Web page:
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of peace, still carry bullets as well as pression of the rebellion. “Fellow citiballots in their pockets." Of the senti- zens," said he in conclusion, “amid all ment of the North he said, speaking from the discouragements which surround us, his observations in a recent tour through I have still an unfaltering faith in human the region, he had “nowhere found any progress and in the capacity of man for feeling of exasperation against the people self-government. I believe that the blood of the South-no bluster, no threatening; which the true lovers of our race have but at every point a solemn determina- shed on more than a thousand battletion to uphold the Government, connect-fields has borne fruit, and that that fruit ed, at the same time, with a sadness and | is the Republic of the United States. It with a depth of tenderness I would in came forth on the world like the morning vain endeavor to describe. Strong and sun from his chamber. Its pathway has brave men, when speaking to me of the been a pathway of light and glory. It unhappy distractions which rend our has brought blessings upon its people in country, have wept in my presence, and the brimming fullness with which the I have honored these men for this un- rivers pour their waters into the sea. I wonted exhibition of deep feeling, for if cannot admit into my bosom the crushing a brave man cannot weep over the thought that, in the full light of the threatened ruin of such a country and Christian civilization of the nineteenth such a Government as this, where is century, such a government is fated to there a catastrophe or a sorrow that can perish beneath the swords of the guilty touch his heart? Everywhere, and in all men who are now banded together for its places, the people seem now to realize overthrow. I cannot, I will not believe the fact that this is not a war upon the that twenty millions of people, cultivated, people of the South, but a war undertak- loyal, courageous, will ignominiously sufen for their defence and for their deliv- fer their institutions to be overturned by erance." In accordance with this earnest- ten millions, nearly half of whom are ness and sympathy was the speaker's helpless slaves with fetters on their appeal to the sense of duty of the North hands. Let us, then, rouse ourselves to play their part manfully in the conflict fully to this great work of duty. If it is for the preservation of the Government to be done well, it should be done quickof their fathers—while foreign nations ly. If we would economise both blood were looking to its destruction. “How and treasure, we should move promptly, gladly," he exclaimed, “would the ene- we should move mightily. At this very mies of freedom behold a monument of us moment, were it possible to precipitate in the skies, could they see inscribed the whole physical force of the loyal upon it these words : ‘In memory of the States on the fields of the South, it would great Republic of the United States, be a measure not only of wisdom, but of founded by Washington and destroyed economy and humanity also." by Toombs, Twiggs and Floyd !'” With On the 20th of August General Mcequal scorn he denounced disloyal men Clellan formally entered upon command at the North who would, by sowing dis- of the army of the Potomac, which, as scnsion, weaken the force of the Govern- at that time constituted, comprised the ment, which stood pledged to the sup- | troops serving in the former departments GENERAL MCCLELLAN'S SABBATH ORDER.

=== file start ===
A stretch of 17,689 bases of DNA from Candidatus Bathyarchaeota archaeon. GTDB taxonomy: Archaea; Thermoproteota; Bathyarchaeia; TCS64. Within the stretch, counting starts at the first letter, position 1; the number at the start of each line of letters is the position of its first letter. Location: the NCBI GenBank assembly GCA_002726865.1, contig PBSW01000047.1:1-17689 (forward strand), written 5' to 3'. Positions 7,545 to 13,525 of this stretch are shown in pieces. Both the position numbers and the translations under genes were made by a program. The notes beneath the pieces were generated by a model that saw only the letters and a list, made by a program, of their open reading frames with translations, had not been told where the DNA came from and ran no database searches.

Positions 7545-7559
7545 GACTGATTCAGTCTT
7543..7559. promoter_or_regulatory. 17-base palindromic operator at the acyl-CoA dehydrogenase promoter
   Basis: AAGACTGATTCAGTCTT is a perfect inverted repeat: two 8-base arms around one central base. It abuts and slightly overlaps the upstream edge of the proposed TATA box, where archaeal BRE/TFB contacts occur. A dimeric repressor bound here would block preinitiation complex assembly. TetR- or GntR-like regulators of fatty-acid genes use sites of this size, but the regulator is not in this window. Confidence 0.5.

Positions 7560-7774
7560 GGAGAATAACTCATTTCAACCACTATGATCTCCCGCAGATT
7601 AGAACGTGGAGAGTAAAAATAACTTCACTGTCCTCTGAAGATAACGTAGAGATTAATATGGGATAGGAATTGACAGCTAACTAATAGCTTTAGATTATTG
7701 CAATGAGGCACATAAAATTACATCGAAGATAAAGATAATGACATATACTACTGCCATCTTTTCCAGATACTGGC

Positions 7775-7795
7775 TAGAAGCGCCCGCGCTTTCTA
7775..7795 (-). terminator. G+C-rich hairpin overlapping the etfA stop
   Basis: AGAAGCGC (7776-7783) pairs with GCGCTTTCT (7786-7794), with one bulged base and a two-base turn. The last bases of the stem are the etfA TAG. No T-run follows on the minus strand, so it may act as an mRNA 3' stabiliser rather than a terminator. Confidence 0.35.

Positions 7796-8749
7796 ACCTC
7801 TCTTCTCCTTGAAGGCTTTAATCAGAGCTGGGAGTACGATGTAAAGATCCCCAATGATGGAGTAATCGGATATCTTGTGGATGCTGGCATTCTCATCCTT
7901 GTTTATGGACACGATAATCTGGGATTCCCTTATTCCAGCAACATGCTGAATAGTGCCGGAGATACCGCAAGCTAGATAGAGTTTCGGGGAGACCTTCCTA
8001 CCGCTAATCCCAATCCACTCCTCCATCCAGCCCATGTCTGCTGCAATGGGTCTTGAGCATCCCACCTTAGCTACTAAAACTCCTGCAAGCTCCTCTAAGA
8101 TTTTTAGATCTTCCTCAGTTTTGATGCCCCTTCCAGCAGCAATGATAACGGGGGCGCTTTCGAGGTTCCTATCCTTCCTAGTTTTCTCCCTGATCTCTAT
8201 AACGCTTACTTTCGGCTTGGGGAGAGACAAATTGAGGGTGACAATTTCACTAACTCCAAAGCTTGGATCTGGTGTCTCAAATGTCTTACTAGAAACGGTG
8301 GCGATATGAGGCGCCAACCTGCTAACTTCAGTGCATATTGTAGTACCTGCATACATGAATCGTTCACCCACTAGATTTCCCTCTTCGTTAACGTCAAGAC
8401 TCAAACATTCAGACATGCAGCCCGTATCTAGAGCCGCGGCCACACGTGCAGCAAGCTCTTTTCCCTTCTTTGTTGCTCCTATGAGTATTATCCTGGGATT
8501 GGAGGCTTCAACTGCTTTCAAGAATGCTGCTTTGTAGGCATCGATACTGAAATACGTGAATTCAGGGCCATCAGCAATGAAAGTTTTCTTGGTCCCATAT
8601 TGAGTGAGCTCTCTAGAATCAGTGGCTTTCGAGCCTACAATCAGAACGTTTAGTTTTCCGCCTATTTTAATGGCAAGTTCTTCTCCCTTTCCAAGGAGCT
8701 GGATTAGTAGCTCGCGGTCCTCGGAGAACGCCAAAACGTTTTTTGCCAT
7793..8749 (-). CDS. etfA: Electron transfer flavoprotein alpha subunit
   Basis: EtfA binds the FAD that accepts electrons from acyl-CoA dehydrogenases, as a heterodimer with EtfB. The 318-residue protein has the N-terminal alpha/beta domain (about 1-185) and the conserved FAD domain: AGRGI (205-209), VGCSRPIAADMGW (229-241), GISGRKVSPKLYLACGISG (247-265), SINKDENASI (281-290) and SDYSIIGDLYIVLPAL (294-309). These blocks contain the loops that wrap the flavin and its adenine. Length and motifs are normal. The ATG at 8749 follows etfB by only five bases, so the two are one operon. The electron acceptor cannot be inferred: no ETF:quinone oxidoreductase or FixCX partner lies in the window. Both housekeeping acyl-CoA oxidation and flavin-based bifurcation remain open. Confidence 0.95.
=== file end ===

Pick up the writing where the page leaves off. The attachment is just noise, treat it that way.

of Washington and North-eastern Vir- shall be made on that day; that the ginia, in the valley of the Shenandoah, I men shall, as far as possible, be perand in the States of Maryland and Dela-mitted to rest from their labors; that ware. The following officers were at they shall attend Divine service after tached to his staff : Major S. Williams, | the customary Sunday morning inspecAssistant Adjutant - General ; Captain tion, and that officers and men shall Alexander V. Colburn, Assistant Adju- alike use their influence to insure the uttant-General ; Colonel R. B. Marcy, In- most decorum and quiet on that day. spector-General; Colonel T. M. Key, The General Commanding regards this